4. 4. Moisture Content Effect On Sliding Shear… www.ijesi.org 13 | Page Figure 4: Sliding shear test results (In-situ & dry soil sample) For third sliding shear testing, required amount of tap water was added in oven dried experimental soil to get 5% water content in it. This testing was also conducted at 1.747gm/cc dry density. Bulk weight of tap water mixed compacted soil in upper half of shear box was thus 181.6gm. Sliding shear testing was also conducted at 15% water content in oven dried experimental soil by adding required amount of tap water in it. Like previous three sliding shear tests, this test was also conducted at 1.747gm/cc dry density. Bulk weight of tap water mixed compacted soil in upper half of shear box was thus 198.9gm. Results of these two sliding shear testing experiments have been summarized in Table 3. It is also plotted in Figure 5. Table 3: Sliding shear test results (Soil sample at 5% & 15% water contents) Normal stress (kg/cm2 ) Failure shear stress (kg/cm2 ) (Soil sample at 5% water content) Failure shear stress (kg/cm2 ) (Soil sample at 15% water content) 0.0491 0.0982 0.0859 0.0694 0.1227 0.1105 0.0986 0.1473 0.1350 0.1388 0.1596 0.1596 Figure 5: Sliding shear test results (Soil sample with 5% & 15% water content) Adhesion and interface friction angle values between experimental soil and woven geotextile at tested water contents have been shown in Table 4. They have also been plotted in Figures 6 & 7 respectively. Table 4: Adhesion & interface friction angle values at tested water contents Tested water content Adhesion (kg/cm2 ) Interface friction angle (deg.) 0% 0.0372 35.795 5% 0.0619 33.731 10% (In-situ) 0.0676 33.216 20% 0.0743 31.566
  5. 5. Moisture Content Effect On Sliding Shear… www.ijesi.org 14 | Page Figure 6: Variation of adhesion between tested soil & woven geotextile with water content Figure 7: Variation of interface friction angle between tested soil & woven geotextile with water content IV. DISCUSSION ON EXPERIMENTAL RESULTS In-situ experimental soil of present study has negligible cohesion. Its angle of internal friction is around 280 . These values are under similar conditions of direct shear testing as reported in present study. In the present study it was observed that this in-situ soil, when reinforced with woven geotextile gave adhesion value of 0.0676kg/cm2 and interfacial friction angle value of 33.2160 under sliding shear testing conditions. Hence there will be substantial shear strength increase if woven geotextile is used as reinforcing material in the tested soil under shallow footing conditions at appropriate place & location in the in-situ soil. From Figure 6 it is clear that adhesion between tested soil and woven geotextile increases as water content increases from 0% to 20% under sliding shear testing conditions. Adhesion is the tendency of dissimilar particles or surfaces to cling to one another. The intermolecular forces responsible for adhesion fall into the categories of chemical adhesion, dispersive adhesion, and diffusive adhesion [7]. These effects are enhanced as water content increases resulting in increased adhesion. From Figure 7 it is clear that interface friction angle between tested soil and woven geotextile decreases as water content increases from 0% to 20% under sliding shear testing conditions. If substantial water is present in soil sample, it has lubricating effect at the interface between soil and woven geotextile [8]. This leads to decrease in interface friction between soil and woven geotextile. As per geotechnical design requirement, if water content is altered from its in-situ value in the experimental soil, desired adhesion as well as interface friction angle can be obtained at the interface between experimental soil and woven geotextile. This also will have practical application when woven geotextile is used as reinforcing material in tested soil under shallow footing conditions.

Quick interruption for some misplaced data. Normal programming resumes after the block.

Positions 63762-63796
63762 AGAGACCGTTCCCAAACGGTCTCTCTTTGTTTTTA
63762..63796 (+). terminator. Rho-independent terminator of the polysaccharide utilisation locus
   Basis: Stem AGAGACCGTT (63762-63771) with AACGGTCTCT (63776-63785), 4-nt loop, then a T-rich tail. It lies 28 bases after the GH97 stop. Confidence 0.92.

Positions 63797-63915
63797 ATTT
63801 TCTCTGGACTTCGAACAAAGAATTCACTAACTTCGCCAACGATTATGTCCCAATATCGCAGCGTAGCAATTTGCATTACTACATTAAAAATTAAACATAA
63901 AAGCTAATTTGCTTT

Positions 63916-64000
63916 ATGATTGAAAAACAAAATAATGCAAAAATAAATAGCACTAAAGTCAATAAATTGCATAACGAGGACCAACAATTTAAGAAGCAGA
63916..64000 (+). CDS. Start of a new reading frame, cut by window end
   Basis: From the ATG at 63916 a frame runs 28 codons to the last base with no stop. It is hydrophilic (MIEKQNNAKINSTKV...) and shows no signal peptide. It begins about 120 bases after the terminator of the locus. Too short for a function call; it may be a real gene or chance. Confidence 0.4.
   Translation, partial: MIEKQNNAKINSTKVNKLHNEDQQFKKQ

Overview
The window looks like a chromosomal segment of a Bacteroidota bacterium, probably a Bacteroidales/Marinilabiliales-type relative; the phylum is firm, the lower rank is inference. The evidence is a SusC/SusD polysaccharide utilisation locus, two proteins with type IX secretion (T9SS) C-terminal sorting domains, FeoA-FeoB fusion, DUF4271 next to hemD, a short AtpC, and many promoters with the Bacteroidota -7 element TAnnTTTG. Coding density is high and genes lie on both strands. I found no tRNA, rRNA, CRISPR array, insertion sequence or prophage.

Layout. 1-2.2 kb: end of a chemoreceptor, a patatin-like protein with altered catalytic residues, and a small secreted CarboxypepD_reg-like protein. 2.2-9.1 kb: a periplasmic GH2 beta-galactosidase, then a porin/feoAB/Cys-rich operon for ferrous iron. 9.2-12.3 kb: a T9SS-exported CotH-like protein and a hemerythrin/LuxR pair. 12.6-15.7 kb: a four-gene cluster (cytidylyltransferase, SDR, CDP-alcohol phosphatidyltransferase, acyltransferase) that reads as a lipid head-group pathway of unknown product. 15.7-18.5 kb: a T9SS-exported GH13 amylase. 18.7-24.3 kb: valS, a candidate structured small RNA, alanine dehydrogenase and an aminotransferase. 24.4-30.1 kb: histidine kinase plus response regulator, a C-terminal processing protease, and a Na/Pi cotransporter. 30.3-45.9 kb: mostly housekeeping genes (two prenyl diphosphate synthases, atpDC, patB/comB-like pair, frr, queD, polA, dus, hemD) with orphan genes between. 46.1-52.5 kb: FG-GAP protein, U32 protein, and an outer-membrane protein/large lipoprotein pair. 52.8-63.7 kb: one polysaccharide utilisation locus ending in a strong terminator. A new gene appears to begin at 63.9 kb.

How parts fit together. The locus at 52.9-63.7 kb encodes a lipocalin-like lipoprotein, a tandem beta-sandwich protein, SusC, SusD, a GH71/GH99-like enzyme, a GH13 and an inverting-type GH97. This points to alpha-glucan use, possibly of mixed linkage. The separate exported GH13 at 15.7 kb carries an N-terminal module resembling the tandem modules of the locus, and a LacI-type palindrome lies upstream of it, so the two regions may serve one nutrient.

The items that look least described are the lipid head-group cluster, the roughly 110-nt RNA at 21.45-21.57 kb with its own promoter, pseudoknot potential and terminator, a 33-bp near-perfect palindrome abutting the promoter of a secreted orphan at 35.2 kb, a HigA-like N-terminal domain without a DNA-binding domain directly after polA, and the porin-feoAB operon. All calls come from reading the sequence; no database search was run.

6. 6. Moisture Content Effect On Sliding Shear… www.ijesi.org 15 | Page REFERENCES [1]. C.N. Liu, and R.B. Gilbert, Simplified method for estimating geosynthetic loads in landfill liner side slopes during filling. Geosynthetics International 10(1), 2003, 24–33. [2]. E.M. Palmeira, and H.N.L. Viana, Effectiveness of geogrids as inclusions in cover soils of slopes of waste disposal areas. Geotextiles and Geomembranes 21(5), 2003, 317–337. [3]. S. Saran, Reinforced Soil and its Engineering Applications (I.K. International Pvt. Ltd., New Delhi, 2005). [4]. E.A. Richards, and J.D. Scott, Soil Geotextile Frictional Properties. Second Canadian Symposium on Geotextiles and Geomenbranes, Edmonton, 1985, 13–24. [5]. R.A. Jewell, Soil Reinforcement with Geotextiles (Thomas Telford, London, 1996). [6]. B.J. Agrawal, Geotextile: it’s application to civil Engineeering – Overview. National Conference on Recent Trends in Engineering & Technology, V.V. Nagar, Gujarat, 2011, 1-6. [7]. http://en.wikipedia.org/wiki/Adhesion. [8]. S.L. Zhiling, and J. Makinda, Drained Direct Shear Testing on Soil-Geotextile Interfaces. UMT 11th International Annual Symposium on Sustainability Science and Management, Terengganu, Malaysia, 2012, 1144-1151.